@
Pleonasm

Thanks for the link to using Outlook--looks like that may suit my needs--I'll have to experiment in the next few weeks--I think I have Outlook 2003--pretty old however--but your links talk about 2003 and not 2007--but I guess 2007 is similar!

Good to see your comments!

@
Brian

Thanks for the link for bootable flashdrives--I'll have to look into that as soon as the dust starts to settle!  I'm still overwhelmed by all the changes that I have to make decisions about regarding system setup and OS choices, etc. -- see my other posts that will be coming soon!

@
Christer

Hmmm--got lost in all the steps outlined in switching to Thunderbird--maybe if I actually try it out and see where the step apply it won't be too hard to follow--do you know if you can have different accounts with passwords--or is it a single account with email going to different folders--but, anyone can open and look at your email without a password?
 

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Christer
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Re: Computing Woes and Frustrations
Reply #8 - Jun 9th, 2010 at 3:18pm
 
NightOwl,

Quote:
Hmmm--got lost in all the steps outlined in switching to Thunderbird--maybe if I actually try it out and see where the step apply it won't be too hard to follow--do you know if you can have different accounts with passwords--or is it a single account with email going to different folders--but, anyone can open and look at your email without a password?

Well, I got lost trying to relate my experience in english. I have actually considered english as the choice of language for my new system but that may be an overkill ... Undecided ... that only turns the wagon when I try to explain things to swedish speaking people.

Anyway, the procedure is simpler than I indicated. I did it a few years ago, when I wrote my guide but never used Thunderbird after that. It's straight forward and when installing TB on my friends old system, it took a few minutes to import from Outlook Express but hours to realize that the problems to connect had nothing to do with usernames and passwords but a ADSL-modem (or whatever it's called) that didn't work with W7. This experience indicates that if you install XP and get it to run nicely ... Huh ... there's no guaranties that it (read: the peripheral hardware) will work with W7.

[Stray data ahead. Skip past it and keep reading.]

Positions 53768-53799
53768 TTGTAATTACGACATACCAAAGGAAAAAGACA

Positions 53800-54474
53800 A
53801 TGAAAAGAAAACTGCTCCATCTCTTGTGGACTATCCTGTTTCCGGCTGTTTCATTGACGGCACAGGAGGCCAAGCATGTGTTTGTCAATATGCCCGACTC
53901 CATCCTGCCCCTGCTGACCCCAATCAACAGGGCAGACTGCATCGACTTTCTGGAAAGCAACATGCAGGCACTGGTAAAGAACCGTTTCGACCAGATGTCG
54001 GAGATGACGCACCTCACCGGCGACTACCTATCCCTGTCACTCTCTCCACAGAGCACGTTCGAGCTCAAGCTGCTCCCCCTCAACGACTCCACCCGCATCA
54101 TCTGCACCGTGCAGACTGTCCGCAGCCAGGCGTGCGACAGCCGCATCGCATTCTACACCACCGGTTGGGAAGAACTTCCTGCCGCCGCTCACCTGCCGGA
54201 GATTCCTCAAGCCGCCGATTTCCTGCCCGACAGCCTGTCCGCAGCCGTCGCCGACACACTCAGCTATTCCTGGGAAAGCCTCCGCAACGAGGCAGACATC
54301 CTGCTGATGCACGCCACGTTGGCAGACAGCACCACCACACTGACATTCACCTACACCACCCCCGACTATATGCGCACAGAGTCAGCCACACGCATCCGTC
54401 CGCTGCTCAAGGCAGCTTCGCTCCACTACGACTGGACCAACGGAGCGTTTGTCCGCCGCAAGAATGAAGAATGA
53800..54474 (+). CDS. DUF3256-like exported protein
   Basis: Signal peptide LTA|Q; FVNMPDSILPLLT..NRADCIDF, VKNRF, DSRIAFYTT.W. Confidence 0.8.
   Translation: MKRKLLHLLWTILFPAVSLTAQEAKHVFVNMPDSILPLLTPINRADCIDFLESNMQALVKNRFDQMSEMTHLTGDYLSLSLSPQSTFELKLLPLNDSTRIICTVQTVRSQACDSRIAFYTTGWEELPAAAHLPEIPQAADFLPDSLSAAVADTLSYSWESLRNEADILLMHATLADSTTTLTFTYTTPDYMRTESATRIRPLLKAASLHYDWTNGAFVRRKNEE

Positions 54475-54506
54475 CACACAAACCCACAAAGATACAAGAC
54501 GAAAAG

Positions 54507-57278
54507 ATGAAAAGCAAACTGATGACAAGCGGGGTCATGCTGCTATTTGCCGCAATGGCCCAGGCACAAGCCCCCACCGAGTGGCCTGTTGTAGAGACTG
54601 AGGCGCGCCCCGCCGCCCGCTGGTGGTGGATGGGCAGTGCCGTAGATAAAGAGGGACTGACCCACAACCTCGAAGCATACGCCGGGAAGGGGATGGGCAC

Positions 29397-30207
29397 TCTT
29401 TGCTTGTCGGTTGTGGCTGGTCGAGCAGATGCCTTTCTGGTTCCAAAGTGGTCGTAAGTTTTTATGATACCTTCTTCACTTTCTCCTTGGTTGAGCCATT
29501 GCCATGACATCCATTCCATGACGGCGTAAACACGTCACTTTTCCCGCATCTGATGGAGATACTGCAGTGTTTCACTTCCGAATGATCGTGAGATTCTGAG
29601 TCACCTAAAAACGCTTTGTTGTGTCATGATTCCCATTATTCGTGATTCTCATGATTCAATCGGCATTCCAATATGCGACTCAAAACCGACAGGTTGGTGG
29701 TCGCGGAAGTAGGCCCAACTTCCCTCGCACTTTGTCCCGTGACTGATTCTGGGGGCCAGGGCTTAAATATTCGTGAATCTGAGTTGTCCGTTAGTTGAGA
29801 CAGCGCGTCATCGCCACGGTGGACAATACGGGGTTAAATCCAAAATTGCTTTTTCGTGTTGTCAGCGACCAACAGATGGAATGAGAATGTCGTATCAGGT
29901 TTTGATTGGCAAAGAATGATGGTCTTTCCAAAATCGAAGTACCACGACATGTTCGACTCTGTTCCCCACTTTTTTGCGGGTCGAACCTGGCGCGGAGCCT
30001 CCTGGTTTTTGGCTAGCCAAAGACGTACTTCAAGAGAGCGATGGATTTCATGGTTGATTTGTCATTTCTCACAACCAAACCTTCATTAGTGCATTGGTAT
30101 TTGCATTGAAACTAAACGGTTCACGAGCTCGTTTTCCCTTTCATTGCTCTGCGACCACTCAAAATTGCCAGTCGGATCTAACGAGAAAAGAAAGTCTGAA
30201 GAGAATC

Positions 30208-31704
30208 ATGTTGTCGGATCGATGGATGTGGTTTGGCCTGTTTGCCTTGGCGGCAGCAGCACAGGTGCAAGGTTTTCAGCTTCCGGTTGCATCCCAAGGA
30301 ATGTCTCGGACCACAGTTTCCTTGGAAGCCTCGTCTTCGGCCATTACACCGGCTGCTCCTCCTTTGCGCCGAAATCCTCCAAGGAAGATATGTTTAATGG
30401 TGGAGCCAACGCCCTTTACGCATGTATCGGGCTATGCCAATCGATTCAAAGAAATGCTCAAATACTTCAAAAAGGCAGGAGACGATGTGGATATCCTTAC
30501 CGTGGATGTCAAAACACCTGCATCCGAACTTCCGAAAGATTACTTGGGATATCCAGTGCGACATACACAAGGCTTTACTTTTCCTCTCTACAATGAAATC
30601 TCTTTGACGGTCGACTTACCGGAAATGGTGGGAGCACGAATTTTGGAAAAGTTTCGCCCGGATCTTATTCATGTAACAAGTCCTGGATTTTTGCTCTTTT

Old chinese proverb:
If I hear - I forget, If I see - I remember, If I do - I understand
 
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Re: Computing Woes and Frustrations
Reply #9 - Jun 9th, 2010 at 3:25pm
 
NightOwl,
I forgot about the multiple accounts. I imported a single account from Outlook Express. I don't know how it would have to be set up to work with multiple accounts. In Thunderbird you can have multiple accounts and choose to have the mail delivered to specific inboxes or to a "global" inbox. I believe that you can configure TB to suit your needs.
 

Old chinese proverb:
If I hear - I forget, If I see - I remember, If I do - I understand
 
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Dan Goodell
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Re: Computing Woes and Frustrations
Reply #10 - Jun 9th, 2010 at 5:26pm
 
NightOwl wrote on Jun 8th, 2010 at 6:15pm:
Hmmm--got lost in all the steps outlined in switching to Thunderbird--maybe if I actually try it out and see where the step apply it won't be too hard to follow--do you know if you can have different accounts with passwords--or is it a single account with email going to different folders--but, anyone can open and look at your email without a password? 


To keep terminology consistent, "accounts" typically is used in reference to email addresses a single user might login to.  Different users, each having their own set of storage folders and email accounts, are called "profiles" in Outlook and Thunderbird, or "identities" in OE.

Thunderbird supports multiple profiles, each profile supports multiple mail accounts, and each profile can be password protected.  It's not quite as smooth as OE (where you can "switch identities" without restarting OE), but is more akin to Outlook (where you close Outlook and reopen in the other profile).

I think most of the migration difficulty comes if you have multiple profiles or identities.  If you have a plain, single-profile setup, Thunderbird is fairly smart about importing everything correctly.  But it's not flexible enough to give you control over the process, so if you have multiple profiles it gets trickier making sure stuff gets from subordinate Outlook/OE profiles into the proper Thunderbird profile.  You can't tell it to merely take the stuff from this Outlook .pst file or that OE6 .mbx file.

I've migrated several users from XP+OE6 to Win7+Thunderbird, including a couple with multiple profiles.  Anybody who had previously been using Outlook on their old box simply reinstalled Outlook on the new Win7 box, so they get to keep using the same app.  I had a few users try Microsoft's Live Mail as an alternative, but nobody seemed to like it.

I was never much of an Outlook or OE user myself, and instead used Eudora for over 20 years.  Eudora is no longer practical, so late last year I migrated over to the portable version of Thunderbird 3.  I've come to appreciate being able to keep everything on a USB stick.  When I bounce from one computer to another, I don't need to install Thunderbird on each one, as everything--program and data files--are on the USB stick.

I don't think Thunderbird Portable supports multiple profiles, though.  OTOH, it doesn't need to when each user can carry their own USB stick.